The Stereos


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Recorded the Doo Wop Classic "I Really Love You"

Doom, Doom-doom-doom, doom-doom-doom.......

That was the sound emanating from radios across the country on September 25, 1961.  The Dow Wop classic “I Really Love You” by the Stereos hit the Billboard Top 100 and stayed there for nine weeks peaking at number 29.  It also climbed the R&B chart reaching number 15.  With its classic “doom-doom-doom da-da-da…I really, really love you” lyrics the Stereos’ hit song became a long time staple of oldies radio stations.  George Harrison kept the song alive with a cover version on his 1982 release Gone Troppo. 

The Stereos went on to make several appearances at the famed Apollo Theater in New York and toured on the Eastern Chitilin circuit. In 1967 they evolved into a funky Northern Soul sound to record three songs released on Chess Records subsidiary Cadet.  Their song “Stereo Freeze” is a Northern Soul classic.  Over their career from 1954 through 1968 they recorded four songs as the Buckeyes on the Gibrlater label and 23 songs as the Stereos on six labels: Cub, Columbia, World Artists, Ideal, Val, and Cadet.  “I Really Love You” is featured on the Rhino Records 1966 compilation of classic Doo Wop songs “Doo Wop Box” Volume 2.  “Stereo Freeze” is included on the 2004 compilation of classic Chess Records soul jazz recordings titled “Chicago Soul”.  Several of their singles are included in the Greatest Hits of Pittsburgh compilation series, the Phenominal 45s series, and the Explosive Doo Wops series.  But there is no compilation of all of their singles on a Stereos album.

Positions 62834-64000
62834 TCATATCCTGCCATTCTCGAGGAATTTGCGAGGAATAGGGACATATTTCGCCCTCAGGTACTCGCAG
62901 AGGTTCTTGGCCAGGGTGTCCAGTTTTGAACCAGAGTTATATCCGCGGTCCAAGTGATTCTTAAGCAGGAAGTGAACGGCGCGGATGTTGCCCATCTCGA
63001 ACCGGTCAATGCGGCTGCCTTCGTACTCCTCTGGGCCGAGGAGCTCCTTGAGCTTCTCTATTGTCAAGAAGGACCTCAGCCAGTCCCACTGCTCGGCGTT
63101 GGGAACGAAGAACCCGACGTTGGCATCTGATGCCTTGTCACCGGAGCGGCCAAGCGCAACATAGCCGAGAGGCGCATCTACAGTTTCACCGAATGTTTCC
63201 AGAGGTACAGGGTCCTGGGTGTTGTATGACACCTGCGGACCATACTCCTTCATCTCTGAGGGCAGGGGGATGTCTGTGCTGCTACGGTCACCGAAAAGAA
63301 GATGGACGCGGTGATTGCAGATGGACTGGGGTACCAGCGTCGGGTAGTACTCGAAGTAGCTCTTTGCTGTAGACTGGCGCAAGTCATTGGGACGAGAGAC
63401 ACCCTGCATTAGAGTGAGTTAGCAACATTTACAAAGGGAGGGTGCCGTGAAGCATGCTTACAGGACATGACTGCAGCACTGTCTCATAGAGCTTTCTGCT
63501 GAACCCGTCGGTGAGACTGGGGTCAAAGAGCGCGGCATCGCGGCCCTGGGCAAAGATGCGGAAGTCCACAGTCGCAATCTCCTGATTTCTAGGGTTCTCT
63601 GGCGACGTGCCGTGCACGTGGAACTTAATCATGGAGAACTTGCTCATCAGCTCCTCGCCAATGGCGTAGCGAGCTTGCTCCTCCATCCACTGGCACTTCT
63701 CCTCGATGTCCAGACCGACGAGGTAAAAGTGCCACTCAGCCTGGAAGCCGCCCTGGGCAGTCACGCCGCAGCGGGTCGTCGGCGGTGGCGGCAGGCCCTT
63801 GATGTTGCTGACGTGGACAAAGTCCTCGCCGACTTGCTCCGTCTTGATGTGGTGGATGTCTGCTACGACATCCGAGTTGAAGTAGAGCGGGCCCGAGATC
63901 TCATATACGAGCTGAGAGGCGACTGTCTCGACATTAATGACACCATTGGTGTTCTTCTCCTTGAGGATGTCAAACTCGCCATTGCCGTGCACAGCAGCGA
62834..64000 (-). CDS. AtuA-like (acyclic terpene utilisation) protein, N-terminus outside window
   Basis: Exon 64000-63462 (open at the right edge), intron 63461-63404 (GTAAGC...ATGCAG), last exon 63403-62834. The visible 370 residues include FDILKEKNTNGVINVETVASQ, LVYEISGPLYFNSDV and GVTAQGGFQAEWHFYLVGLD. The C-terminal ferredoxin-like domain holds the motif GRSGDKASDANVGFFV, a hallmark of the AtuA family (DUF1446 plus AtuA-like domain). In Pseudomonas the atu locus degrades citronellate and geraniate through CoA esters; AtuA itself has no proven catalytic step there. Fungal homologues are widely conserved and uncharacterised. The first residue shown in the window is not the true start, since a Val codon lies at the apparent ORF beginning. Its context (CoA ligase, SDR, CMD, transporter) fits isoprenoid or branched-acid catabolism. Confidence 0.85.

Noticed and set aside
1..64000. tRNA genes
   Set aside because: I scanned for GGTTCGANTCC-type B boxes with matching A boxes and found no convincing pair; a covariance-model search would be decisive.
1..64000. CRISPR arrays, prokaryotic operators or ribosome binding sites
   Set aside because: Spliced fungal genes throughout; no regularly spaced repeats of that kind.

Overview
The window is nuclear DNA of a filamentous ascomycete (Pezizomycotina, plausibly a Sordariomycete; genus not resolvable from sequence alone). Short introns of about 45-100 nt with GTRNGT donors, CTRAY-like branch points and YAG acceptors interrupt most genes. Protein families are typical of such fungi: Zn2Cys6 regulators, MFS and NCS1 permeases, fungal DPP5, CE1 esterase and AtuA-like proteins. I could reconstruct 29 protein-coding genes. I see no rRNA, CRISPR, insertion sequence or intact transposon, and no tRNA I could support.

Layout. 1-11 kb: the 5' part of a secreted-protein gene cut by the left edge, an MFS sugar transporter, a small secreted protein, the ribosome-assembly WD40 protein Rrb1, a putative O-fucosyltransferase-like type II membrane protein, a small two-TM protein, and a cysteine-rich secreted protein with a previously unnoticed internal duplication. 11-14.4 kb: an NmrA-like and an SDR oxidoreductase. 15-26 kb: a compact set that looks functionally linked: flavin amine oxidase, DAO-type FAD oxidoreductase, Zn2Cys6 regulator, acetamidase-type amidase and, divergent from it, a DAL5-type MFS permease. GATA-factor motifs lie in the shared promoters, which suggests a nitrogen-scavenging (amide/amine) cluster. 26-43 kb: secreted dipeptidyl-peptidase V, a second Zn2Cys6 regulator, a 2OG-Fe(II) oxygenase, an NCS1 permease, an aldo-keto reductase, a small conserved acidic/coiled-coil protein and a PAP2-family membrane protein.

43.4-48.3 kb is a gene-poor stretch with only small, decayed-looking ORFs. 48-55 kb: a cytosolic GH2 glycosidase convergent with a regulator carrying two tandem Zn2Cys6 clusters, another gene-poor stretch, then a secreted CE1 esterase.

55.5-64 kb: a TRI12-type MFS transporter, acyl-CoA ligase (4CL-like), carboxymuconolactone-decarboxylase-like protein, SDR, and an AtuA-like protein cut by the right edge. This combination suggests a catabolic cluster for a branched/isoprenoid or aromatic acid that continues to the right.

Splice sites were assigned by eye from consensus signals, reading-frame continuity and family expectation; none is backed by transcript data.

Pool Hall Beginnings in Steubenville

Believing that singing was a great way to meet girls, a group of neighborhood friends got together to practice at the L.C. Williams' pool room on 6th Street in Steubenville, Ohio in 1954.  They named themselves the Monetrays.  The original members were Bruce Robinson, Tom "Tex" Williams, Leroy Swearingen, and Ronnie Collins.  After six months of rehearsals they booked their first gig in Pittsburgh in 1955.  DJ Bill Powell of station WILY hired them to appear at his teen dance.  Before they went on stage they learned that another group from New Jersey named Moneterays was also on the bill.  To avoid confusion they changed their name backstage and went on announced as Hi-Fis to perform for a crowd of 700 screaming young women.  The Hi-Fis became a popular act appearing at dances and on television in the Steubenville and Pittsburgh Markets.  They were seen often in Pittsburgh on WSTV channel 9 performing on Stan Scott's "9 Teentime" TV show that was broadcast from Steubenville.